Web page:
Tangy Carrot Salad
It was December 1972 and I’d been living in Damascus for about 3 months, getting used to the presence of armed soldiers on every street corner; taking the shortages of food, clothes, and basic necessities like bread and bottles of calor gas, in my stride.
My mother-in-law and her relatives used to speak wistfully of the Lebanese capital, Beirut, which was less than 70 miles from Damascus.
They made the it sound the epitome of fashion, elegance, and refinement. And, most importantly, it had a very fashionable shoe shop – Red Shoe.
Beirut, located on the Mediterranean, was very chic and very French – at least the part my in-laws chose to visit.
It was decided, because I was from the west, I would be pining for a spot of refinement and elegance, and that I should visit this mecca of fashion as soon as possible.
A taxi was ordered and I went with my mother-in-law to Beirut. After a tense border crossing where the car was searched and I was eyed with suspicion, we rattled into Beirut in this ancient Damascene taxi.
The city was everything my in-laws had talked about. It was light and lively, and as we strolled down trendy Rue Hamra (Hamra Street) with its sidewalk cafes and elegant men and women gesticulating and speaking a mixture of French and Arabic, I could have imagined I was in France.
The Beirutis were so well-dressed, so confident, so European. By comparison, I felt dull and unfashionable in my hippy-style wrapover skirt and cotton top.
We had been invited to lunch at the house of an old school friend of my mother-in-law. Layla Khanoum was a tall, slim, charming lady of about sixty-two, and lived in a large apartment in a fashionable area of Beirut.
After she and my mother-in-law had exchanged greetings and brought each other up to date on the latest news, we sat down to lunch.
There are only a handful of meals I remember in my life and usually they are the simplest. That day, we ate sultan brahim (red mullet), perfectly grilled and served with wedges of lemon (I was by now getting used to lemons appearing with nearly every dish) and a simple carrot salad that was refreshing with the tang of lemons and sweet with plump sultanas.
Born and raised in Glasgow, I was used to eating lots of carrots. They were a staple root vegetable that usually made an overcooked appearance in soups, stews and the famous ‘mince and potatoes’. We rarely ate them raw, never with dried fruit, and as for lemons, they were used when you had a cold and not for squeezing into salads – certainly not the amount needed for that salad.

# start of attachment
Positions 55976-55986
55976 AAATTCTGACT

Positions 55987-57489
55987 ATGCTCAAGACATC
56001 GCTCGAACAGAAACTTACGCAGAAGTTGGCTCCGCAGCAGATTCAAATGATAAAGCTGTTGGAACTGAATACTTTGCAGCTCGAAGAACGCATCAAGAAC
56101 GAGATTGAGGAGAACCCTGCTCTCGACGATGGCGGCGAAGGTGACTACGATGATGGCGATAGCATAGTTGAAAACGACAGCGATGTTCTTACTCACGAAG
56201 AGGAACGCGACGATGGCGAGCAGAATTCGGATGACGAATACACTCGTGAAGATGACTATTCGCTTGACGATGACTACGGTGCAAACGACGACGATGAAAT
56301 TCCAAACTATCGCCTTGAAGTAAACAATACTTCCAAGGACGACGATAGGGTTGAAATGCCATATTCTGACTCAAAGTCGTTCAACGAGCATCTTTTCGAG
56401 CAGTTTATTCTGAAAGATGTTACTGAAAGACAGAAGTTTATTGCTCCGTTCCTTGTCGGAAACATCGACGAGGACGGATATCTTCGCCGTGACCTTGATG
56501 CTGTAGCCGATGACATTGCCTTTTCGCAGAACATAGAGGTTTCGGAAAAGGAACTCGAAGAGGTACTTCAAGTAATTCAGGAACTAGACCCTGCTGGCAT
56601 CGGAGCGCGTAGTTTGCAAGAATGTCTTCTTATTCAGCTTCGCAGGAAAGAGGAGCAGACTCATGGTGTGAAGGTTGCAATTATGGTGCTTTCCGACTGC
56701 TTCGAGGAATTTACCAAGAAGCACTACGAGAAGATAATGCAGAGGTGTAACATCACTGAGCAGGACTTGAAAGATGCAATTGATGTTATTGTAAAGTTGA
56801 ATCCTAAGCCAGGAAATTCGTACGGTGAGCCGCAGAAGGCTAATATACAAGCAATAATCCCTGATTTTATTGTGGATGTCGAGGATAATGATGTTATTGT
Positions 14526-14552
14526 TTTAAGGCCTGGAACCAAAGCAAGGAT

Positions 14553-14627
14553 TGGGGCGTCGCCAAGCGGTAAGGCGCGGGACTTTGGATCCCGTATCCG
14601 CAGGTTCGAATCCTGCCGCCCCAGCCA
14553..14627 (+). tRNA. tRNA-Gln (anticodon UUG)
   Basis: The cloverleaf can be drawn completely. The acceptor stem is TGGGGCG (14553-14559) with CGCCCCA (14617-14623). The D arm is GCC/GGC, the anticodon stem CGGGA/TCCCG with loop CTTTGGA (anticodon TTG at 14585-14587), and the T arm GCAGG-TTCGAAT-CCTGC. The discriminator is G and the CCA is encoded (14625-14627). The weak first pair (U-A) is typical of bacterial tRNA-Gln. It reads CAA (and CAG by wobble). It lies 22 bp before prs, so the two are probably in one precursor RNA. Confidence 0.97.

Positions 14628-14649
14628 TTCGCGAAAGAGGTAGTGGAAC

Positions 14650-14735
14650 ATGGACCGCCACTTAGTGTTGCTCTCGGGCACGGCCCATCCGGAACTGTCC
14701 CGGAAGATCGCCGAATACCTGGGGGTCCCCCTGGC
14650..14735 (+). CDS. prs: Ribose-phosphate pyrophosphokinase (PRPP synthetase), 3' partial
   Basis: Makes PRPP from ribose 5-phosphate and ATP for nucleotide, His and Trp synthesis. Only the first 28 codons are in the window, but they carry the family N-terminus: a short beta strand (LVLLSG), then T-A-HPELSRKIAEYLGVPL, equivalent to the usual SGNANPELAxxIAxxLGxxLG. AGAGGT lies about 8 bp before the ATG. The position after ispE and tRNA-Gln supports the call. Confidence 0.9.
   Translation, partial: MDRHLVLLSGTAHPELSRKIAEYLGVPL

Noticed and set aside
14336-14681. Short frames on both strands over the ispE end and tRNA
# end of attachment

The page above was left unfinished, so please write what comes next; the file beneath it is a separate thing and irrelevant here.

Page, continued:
Since my visit to Layla Khanoum, I have made carrot salad frequently. It has grown more elaborate over the years, and nowadays, it’s a fiery, lime-soaked melange of carrots, dried fruits, seeds and sometimes, nuts.
I’ve given a recipe below but you can add or subtract any of the ingredients, or add more of one than the other. Also if you don’t have limes, you can add lemon instead. Walnuts give the salad extra crunch and earthiness and go well with a grated apple added to the mix.
The main thing is that the salad should taste fresh, sweet and citrusy. It should also be moist – that’s important. And because of its sharp flavour, it goes very well with any dish where you need something to cut through the richness or oiliness of the dish – oily fish, for example.
500gr carrots, peeled and finely grated
25gr root ginger, peeled and finely grated
red chilli (mild), chopped (as much as you like)
50gr mixed seeds
1 small red onion, peeled and diced
zest of 1 lime
juice of 2 limes
5gr flat leaf parsley, finely chopped
5gr coriander, finely chopped
5gr dill, finely chopped
2tbsp olive oil
- Place the first 6 ingredients in a bowl
- Add the lime juice and lime zest
- Add the olive oil
- Now taste for heat, adjusting the amount of chilli, if necessary
- Then taste for sharpness and adjust the amount of lime juice – there should be a distinct refreshing zing
- When you are happy with the taste, gently fork through the herbs
- You can make this salad ahead of time and keep it in the fridge. If you do, add the herbs just before serving so they don’t become limp